• (5/5)
    Pairing his reporter's sensibility with a passionate, nerdy zeal, David M. Ewalt weaves the nappy threads of D&D's history, his own soul-baring journey of geek-enlightenment, and compelling in-game narratives into what must surely be the Bayeux Tapestry of Dungeons & Dragons.

    Ewalt masterfully retraces the frequent changes of fortune endured by E. Gary Gygax, David Arneson, and others involved with creating Dungeons & Dragons, it's progenitors, and it's progeny. Skillfully interwoven is the tale David's own discovery and re-discovery of the game and the changes thus wrought by his Tuesday night obsession. In a delightfully smooth change of perspective, detailed descriptions of gameplay are wont to transition to in-game narratives using the viewpoint of the character being played by Ewalt. The audiobook version enlists the talent of Mikael Naramore to perform these narratives while the rest of the book is read by the author.

    Clearly a labor of love, Of Dice and Men is enlightening, enheartening, and entertaining. Written to be accessible to both novice and initiate, the book performs admirably—a must-read for anyone with even a passing curiosity about role playing games, a moral imperative for role playing gamers.
  • (3/5)
    Pleasant enough, but it’s a story any D&D buff already knows. No one has ever cracked the nut of dramatically capturing the joys of playing. The intercapitulary chapters don’t crack it either and are quite superfluous. Ewalt acknowledges that D&D has historically been the domain of middle class white people. He offers no other insights regarding that challenge. There is a lot say about class here, and it touches on it (I’m thinking of chapter where Doctorow meets hard right wingers at his game store) but doesn’t go much deeper. An editor at Forbes, he goes soft on Lorraine Williams, and never acknowledges the sucker scheme that is at the heart of most game publishing. He seems to be selling D&D to nonplayers, but seriously, are any nonplayers even going to sniff this book.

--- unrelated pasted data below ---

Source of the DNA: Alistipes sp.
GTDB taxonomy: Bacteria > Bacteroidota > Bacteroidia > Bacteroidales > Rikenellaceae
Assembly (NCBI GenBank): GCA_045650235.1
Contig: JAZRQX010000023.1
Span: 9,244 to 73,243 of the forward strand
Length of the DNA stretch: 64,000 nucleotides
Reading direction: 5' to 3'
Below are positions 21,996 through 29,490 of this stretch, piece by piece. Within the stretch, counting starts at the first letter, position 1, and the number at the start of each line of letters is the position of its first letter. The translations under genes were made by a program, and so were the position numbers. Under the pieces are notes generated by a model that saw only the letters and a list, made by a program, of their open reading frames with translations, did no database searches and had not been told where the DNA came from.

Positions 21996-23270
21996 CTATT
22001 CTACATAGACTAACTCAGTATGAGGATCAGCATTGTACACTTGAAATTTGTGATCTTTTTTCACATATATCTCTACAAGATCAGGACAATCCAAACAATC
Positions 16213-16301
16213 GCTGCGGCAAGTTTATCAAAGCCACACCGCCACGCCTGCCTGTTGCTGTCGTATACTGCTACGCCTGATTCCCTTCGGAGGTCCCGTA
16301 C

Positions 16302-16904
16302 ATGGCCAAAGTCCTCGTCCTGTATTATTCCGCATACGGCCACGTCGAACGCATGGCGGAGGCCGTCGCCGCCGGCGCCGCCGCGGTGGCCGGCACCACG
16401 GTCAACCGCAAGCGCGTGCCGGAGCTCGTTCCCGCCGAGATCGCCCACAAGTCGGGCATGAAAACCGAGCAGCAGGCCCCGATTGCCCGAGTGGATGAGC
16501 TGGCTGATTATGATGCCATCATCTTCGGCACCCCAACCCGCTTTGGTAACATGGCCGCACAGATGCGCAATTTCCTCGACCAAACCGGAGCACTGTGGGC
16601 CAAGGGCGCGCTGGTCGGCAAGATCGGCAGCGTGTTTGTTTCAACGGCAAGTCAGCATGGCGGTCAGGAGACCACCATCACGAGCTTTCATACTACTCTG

• (4/5)
    In 1974, there was no other game on the planet like Dungeons & Dragons. Conceived as an imaginative role-playing game by Tactical Studies Rules, Gary Gygax and Dave Arneson’s D&D was rooted not in historical fact, but in the world of fantasy, the world of J.R.R. Tolkien, Jack Vance, and Michael Moorcock. There was no board, just a character sheet and a lot of dice. Players were free to explore the world of the game with gentle guidance from the Dungeon Master, facing adventures, monsters, and their own imagination. David M. Ewalt’s Of Dice and Men tells of tale of TSR’s creation and how it changed both the world of gaming and the lives of those who played it.Ewalt’s book ties together the parallel stories of the author’s adventures in gaming and the history of Tactical Studies Rules, Inc. He traces the origin of turn-based tactical games back to chess and the German game Kriegsspiel. As gamers got hungrier for a game that was markedly different from the traditional war stories, Dungeons & Dragons opened up a new world. Through each of its new editions, gamers have come and gone, but the game has essentially remained the same. Those who played in the early days never really lost their connection, and each year, new players are welcomed to go on new adventures.I thoroughly enjoyed this book. Even though I’ve never played D&D, I could instantly connect with the joy that games can bring to their players. Ewalt is a self-confessed avid D&D player, having played since he was 10 years old. His enthusiasm for the game is both unbridled and infectious. He does a very good job of explaining the mechanics, lingo, and rules of the game. He takes the readers through the main campaign he’s on as well as a few side games he joins in his travels. He even joins a live-action weekend to help the reader get past the stigma associated with LARPing (he names his character Dewey, so his adventure gets a big thumbs-up from me!). All in all, this book was a lot of fun and may even convert a few holdouts to the game.